Bohls: Coleman spearheading a different Texas team that has a banner to prove it
- Texas joined the club of now 22 champions in 37 years, thanks to Matt Coleman’s sweet jumper that kissed the glass before dropping softly through the net with a tenth of a second left to play to ignite a big celebration after the 69-67 win.
The Maui Invitational wasn’t even in Maui.
The verbose Bill Walton wasn’t in control, to the surprise of no one.
The fans weren’t in Harrah’s Cherokee Center gym unless you count the cardboard cutouts of the ESPN broadcaster and others.
And Texas is no longer Texas.
At least, not the same old, underachieving Texas it’s been the last five seasons under Shaka Smart. And that’s a very good thing.
This one’s different.
Texas looks different, plays different, and reacts differently when pressed to the max as it was Wednesday afternoon.
The site of this tournament may have changed, shifting 4,500 miles and five time zones eastward to Asheville, N.C. for safety’s sake. But this was still, as Smart said, “high, high-level basketball.”
When Smart and his team walked into the gymnasium beforehand, he pointed out to his team that he didn’t see any UT championship banners that the sponsors brought with them from Hawaii with all those decorative surfboards representing this year’s competing teams.
The who’s who play in this annual tournament held, until this year, off the mainland. The teams that have won the Maui Invitational are on college basketball’s Main Street. Duke’s won it five times, more than anyone since this shindig began in 1984. North Carolina’s won four of them. Kansas, which historically owns the Big 12, won it last year and twice in the last five years.
But not Texas. Ever.
“I told them there’s no Texas on those banners,” Smart said. “Texas is not up there.”
It is now.
Texas joined the club of now 22 champions in 37 years, thanks to Matt Coleman III’s sweet jumper that kissed the glass before dropping softly through the net with a tenth of a second left to play to ignite a big celebration after the 69-67 win.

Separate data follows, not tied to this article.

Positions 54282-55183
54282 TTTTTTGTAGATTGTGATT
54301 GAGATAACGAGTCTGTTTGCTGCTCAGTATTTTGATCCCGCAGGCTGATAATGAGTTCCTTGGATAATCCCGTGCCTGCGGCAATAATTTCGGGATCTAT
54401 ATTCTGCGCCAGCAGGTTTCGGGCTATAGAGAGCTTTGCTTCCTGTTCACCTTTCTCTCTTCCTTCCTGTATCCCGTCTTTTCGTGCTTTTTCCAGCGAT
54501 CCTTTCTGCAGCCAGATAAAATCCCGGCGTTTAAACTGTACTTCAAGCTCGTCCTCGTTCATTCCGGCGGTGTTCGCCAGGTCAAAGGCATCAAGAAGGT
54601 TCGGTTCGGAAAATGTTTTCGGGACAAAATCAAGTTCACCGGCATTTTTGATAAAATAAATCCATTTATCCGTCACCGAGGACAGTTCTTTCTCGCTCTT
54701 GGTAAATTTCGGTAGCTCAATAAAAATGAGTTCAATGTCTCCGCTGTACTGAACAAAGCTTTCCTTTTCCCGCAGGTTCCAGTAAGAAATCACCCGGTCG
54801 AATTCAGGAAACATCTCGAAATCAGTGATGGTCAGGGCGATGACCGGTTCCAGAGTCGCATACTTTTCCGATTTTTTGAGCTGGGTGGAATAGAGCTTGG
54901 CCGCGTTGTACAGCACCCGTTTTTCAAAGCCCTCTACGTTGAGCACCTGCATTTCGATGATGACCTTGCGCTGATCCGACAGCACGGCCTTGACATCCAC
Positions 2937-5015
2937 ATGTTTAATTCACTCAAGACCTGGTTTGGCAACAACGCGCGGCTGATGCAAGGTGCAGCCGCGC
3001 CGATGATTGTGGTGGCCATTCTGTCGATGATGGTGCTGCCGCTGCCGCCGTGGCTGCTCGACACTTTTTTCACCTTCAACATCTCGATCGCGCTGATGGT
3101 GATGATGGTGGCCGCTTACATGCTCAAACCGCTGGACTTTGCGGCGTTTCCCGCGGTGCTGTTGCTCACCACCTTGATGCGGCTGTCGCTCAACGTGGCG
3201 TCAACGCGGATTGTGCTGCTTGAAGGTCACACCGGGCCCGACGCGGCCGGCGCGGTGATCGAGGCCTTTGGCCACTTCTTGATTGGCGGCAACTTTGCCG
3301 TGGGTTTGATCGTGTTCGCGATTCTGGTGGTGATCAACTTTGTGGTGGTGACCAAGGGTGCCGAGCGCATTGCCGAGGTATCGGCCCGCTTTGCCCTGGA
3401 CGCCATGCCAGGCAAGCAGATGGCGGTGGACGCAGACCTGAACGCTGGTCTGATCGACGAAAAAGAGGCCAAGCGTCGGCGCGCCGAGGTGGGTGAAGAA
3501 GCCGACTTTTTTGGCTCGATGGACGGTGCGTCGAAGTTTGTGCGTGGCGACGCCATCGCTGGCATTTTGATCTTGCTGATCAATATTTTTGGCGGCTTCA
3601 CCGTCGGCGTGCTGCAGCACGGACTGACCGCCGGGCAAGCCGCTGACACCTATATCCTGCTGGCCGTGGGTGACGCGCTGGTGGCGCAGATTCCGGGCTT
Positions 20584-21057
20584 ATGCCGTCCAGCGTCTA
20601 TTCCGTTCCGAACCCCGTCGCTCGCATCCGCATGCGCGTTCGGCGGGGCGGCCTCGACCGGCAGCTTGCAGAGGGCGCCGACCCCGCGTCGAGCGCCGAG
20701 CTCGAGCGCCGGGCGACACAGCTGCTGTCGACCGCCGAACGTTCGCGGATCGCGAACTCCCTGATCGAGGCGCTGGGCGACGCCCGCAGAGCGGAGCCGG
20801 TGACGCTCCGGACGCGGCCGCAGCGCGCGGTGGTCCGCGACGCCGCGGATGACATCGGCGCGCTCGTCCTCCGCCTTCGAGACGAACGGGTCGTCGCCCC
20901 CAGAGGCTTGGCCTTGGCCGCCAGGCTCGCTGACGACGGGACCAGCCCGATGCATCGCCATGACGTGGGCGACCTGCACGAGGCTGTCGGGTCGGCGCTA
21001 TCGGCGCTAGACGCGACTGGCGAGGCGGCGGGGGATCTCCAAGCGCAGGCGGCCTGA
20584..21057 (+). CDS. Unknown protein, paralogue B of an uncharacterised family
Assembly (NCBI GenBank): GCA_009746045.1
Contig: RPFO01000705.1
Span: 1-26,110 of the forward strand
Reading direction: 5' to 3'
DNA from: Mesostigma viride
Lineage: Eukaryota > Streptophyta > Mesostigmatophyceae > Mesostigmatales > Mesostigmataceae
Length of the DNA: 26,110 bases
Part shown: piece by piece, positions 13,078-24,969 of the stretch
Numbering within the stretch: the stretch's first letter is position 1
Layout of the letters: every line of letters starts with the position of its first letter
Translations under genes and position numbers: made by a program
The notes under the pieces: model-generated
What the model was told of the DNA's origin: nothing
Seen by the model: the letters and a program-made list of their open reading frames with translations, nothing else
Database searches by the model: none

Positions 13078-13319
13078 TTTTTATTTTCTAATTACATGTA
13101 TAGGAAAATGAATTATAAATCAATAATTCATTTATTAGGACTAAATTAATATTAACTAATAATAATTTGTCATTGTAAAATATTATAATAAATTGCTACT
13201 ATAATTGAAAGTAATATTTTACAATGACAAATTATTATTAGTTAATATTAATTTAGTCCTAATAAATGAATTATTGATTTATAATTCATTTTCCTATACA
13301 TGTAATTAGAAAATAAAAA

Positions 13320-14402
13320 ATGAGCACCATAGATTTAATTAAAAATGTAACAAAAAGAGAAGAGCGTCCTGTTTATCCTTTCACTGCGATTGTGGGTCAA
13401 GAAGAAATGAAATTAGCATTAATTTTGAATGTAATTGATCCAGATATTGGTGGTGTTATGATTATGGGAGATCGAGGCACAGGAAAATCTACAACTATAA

This is a springboard week for Texas. Four teams have won the Maui and then the national championship in the same season — including two North Carolina teams — but we’ll hold off on predictions that crazy.
For now, the Longhorns won a big tournament, and all signs are promising. Winning anything is good, but especially this one since they played steady, solid hoops to win three times in three days against tough competition.
While the pandemic has turned everyone’s world upside down, a new Longhorns basketball team has emerged as a confident, strong-willed, deep team that’s ready to take on every challenge and not wilt under the pressure.
It’s a 17th-ranked team that has to learn how to win close games, and it did just that twice in Asheville to capture a tournament and start the season as a rosy 4-0 after holding off Davidson and ripping apart Indiana. Texas gets another chance to showcase itself with a home game against 12th-ranked Villanova on Sunday.
Texas is going to lose some games, but it’s going to win plenty if it can upgrade its rebounding after a minus-18 margin on the boards against the Tar Heels and play smart down the stretch. Texas has too many weapons not to.
Smart’s got to sort through his rotation that now includes the reliable and budding star that is the explosive, athletic Kai Jones as a virtual sixth starter. It was telling that Smart had super subs Brock Cunningham and Royce Hamm on the floor at crunch time. They both produce big time and in many ways. Smart’s got quickness and maturity and good outside shooting in his veteran backcourt, none more savvy that Coleman.
This was shaping up as Smart’s best team in his six seasons even before his club held off a North Carolina comeback and won this highly charged game with a wild finish.
But the thrilling victory over the 14th-ranked Tar Heels provided ample evidence that this team has the experience and the spirit to rise above any adversity such as Carolina’s second-half rally that threatened to undo Texas’ 12-point advantage at halftime.
How confident are these Longhorns?
Coleman said he went to his bench before the final possession “with a little smirk on my face” because he’d been in this situation so many times before. That he had, banking in a game-winner to top Oklahoma after tossing in a floater in the lane with nine seconds to play for the winning bucket as a freshman against Tennessee State.
Texas has plenty of guys to take shots, but precious few — as of yet — who have the belief to want the ball at crunch time. Those moments are earned if teammates are to trust one another.
This is a club loaded with veterans, the kind that have endured the slings and arrows of missed NCAA Tournaments amidst big-time pressure on their coach, who is still in search of his first NCAA win with the Longhorns.
“We can build on the success we had here,” Smart said. “We’re getting there.”
And they can now point to a banner of their own.